Cork entrepreneur Brian O'Sullivan has an indefatigable appetite for acquisitions. The founder and CEO of Zeus Packaging Group was as busy as ever through 2019, completing five takeovers in Ireland and the UK, for an outlay of c.€20m.
They included hygiene supplies company Essential Supplies in Naas, which recorded turnover of €6.5m in 2018. In the UK, Zeus acquired VaioPak Group in Essex, which specialises in takeaway coffee cups and has annual turnover of €6m. Smith Bateson, a Liverpool family business involved in paper and polythene distribution dating back over two centuries, was also added to the Zeus portfolio. In addition, Zeus acquired the UK division of Dutch company Van Der Windt, a food services packaging business. The two UK firms have combined turnover of c.€40m.
With turnover of €151m in 2018. Zeus is heading for sales north of €200m in 2020, impressive growth from the €106m recorded six years ago. The group, based in Rathcoole in Dublin, now operates in 13 countries and its divisions include industrial packaging, food and beverage packaging, janitorial and hospitality supplies, agricultural and fashion packaging.
O'Sullivan (50), a teacher turned entrepreneur, is the group's sole shareholder. His strategy since establishing Zeus in 1998 has been one of no-nonsense business-building, with acquisitions financed by bank credit rather than outside investment.
O'Sullivan says that 2020 will be a year of consolidation for Zeus. "I spent two years before 2019 lining up these latest acquisitions - they don't happen easily. 2020 is about making them all work, but if the right deal comes along, we've got some firepower left. That's what you have to do to be at the forefront in your industry."
O'Sullivan is also planning to step out of the CEO role at Zeus and hand it over to group MD, Keith Ockenden. The transition feels right for O'Sullivan, who intimates that he prefers a salesman role to that of a micro-managing a business group with so many moving parts.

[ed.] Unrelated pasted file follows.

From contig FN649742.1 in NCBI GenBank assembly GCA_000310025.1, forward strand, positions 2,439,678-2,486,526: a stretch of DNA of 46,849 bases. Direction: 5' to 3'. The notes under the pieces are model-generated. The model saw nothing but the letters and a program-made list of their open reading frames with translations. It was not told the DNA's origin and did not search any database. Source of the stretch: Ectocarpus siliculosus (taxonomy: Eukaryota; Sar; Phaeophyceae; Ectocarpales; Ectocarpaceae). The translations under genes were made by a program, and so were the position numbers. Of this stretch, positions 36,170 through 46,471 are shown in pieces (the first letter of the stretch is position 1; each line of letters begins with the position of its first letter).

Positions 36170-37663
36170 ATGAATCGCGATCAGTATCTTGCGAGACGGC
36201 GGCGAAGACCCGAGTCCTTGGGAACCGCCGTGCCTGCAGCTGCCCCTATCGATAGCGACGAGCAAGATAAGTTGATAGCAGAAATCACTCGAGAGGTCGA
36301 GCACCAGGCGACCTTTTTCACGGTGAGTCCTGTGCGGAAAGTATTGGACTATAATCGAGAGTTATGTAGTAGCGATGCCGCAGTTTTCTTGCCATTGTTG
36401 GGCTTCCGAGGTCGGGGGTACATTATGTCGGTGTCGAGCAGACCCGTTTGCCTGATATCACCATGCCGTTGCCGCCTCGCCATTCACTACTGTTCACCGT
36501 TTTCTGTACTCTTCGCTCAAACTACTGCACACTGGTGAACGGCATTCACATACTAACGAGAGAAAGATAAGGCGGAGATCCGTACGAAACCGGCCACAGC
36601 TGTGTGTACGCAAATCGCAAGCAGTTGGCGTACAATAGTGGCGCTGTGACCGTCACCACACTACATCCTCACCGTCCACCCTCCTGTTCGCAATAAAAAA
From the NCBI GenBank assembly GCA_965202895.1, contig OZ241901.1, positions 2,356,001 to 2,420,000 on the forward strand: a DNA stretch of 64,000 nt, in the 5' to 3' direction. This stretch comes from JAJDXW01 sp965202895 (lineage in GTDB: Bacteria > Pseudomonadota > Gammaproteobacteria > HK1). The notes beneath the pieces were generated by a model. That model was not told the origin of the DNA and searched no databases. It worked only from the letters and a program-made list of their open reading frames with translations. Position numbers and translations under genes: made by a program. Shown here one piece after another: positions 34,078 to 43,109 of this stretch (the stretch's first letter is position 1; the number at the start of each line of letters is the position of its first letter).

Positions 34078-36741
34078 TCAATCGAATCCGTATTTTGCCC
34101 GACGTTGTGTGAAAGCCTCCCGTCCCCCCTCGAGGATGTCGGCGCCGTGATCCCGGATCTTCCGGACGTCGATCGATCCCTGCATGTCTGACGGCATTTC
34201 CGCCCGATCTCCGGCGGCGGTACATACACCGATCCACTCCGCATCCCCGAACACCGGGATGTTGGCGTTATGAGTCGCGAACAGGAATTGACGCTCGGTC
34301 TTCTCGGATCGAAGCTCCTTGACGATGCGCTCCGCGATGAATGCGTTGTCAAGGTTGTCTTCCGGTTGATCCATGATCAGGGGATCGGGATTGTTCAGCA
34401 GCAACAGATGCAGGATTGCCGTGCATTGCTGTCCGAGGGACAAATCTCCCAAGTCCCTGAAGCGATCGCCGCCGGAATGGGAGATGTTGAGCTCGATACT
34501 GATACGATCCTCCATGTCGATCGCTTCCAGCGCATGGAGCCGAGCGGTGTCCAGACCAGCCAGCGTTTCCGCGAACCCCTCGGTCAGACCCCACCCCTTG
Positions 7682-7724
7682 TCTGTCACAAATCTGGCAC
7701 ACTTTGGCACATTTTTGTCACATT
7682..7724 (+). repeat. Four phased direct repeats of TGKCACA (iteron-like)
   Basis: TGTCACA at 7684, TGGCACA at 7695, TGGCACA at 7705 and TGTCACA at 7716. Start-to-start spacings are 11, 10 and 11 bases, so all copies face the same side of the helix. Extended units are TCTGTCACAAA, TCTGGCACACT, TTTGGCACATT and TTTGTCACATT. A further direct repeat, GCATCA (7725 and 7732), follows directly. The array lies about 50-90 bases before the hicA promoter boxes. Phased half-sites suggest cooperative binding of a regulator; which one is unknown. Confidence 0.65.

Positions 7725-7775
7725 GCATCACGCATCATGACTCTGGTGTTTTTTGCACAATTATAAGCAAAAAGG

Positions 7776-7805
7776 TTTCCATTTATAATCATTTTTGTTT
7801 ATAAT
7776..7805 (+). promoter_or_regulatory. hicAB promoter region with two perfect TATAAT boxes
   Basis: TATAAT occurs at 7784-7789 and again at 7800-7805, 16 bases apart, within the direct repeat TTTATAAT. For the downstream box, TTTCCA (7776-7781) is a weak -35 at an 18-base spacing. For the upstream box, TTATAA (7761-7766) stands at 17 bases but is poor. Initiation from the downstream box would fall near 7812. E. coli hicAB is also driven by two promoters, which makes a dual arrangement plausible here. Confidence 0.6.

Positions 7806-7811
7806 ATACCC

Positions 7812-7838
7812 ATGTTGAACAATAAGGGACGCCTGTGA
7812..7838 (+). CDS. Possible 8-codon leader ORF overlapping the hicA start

O'Sullivan was a young teacher when he found a job during the summer holidays to sell agricultural packaging. When an opportunity arose to become the Ireland distributor for a Dutch pallet-wrapping company, O'Sullivan took it. "I did a good job and built up many industrial customers, who began asking for more packaging products. Zeus started from there," he recalls.
A key early client for Zeus was Baxter Healthcare in Mayo. "I knocked on their door at the right time, as they were having issues with product packaging. I knew how to improve it for Baxter and I did it. When I secured a big multinational like Baxter as a customer, I was sure that I could make Zeus work”.
I leave the nitty-gritty of the acquisition deals to our experts but my task is to make sure that the businesses can integrate with Zeus. Many deals involve family firms joining Zeus as the larger company. “I've made mistakes handling this transition in the past but we’re much better at it now”.
O’Sullivan's opportunism is illustrated by the 2018 purchase of Alder Tissues in Finglas, established in 2013 to manufacture toilet and kitchen rolls. At the time of this deal, relatively small in the Zeus scheme of things, the start-up had run out of working capital. The book value of Aldar’s fixed assets was €2.9m. stocks €340,000 and debtors €660,000. This total of €3.9m was offset by €3.2m owing to creditors, and O'Sullivan paid €250,000 cash to take control. According to the Zeus owner, the deal was attractive because of Alder's customer base.
Zeus Packaging operates on a gross margin of 21.5% and an operating margin of 2.8%. O’Sullivan's growth strategy was enabled by Danske Bank until 2014, and since then Ulster Bank. The December 2018 balance sheet for Zeus Packaging Group shows total liabilities of €50m and assets of €76m, including €10m in goodwill. Trade creditors were €20m at year-end and creditor days were pushed out to 107 from 49 the year before, according to Creditsafe. Bank debt at end 2018 was €23m, down from €33m the year before, and the interest payment was €720,000.
The company's cashflow statement records receipt of €11.7rn from disposal of tangible assets, and a loan repayment of €12.8m. The accounts note a book loss of €640,000 on this transaction, which seems to have been a property sale and leaseback, the proceeds of which went to the bank.
Zeus avails of invoice discounting to maintain cash flows, with €12m of the €30m trade debtors book financed with Ulster Bank in this manner. Zeus recorded Ebidtda of €8m through 2018, up from €7.5m the year before. Though the company's net profit in 2018 was €2.3m, its cashflow that matters to bank lenders, which is why O'Sullivan was able to continue his buying spree through last year.
“We've managed our growth and acquisitions without any outside investment. There was no fairy godmother for Zeus, just a pure drive to build it. Perhaps I will look at sourcing investment over the next three to five years, but let's be honest my type of business isn't sexy. Overall, I’m very comfortable with where we are with Zeus and with the level of borrowing that we have now.”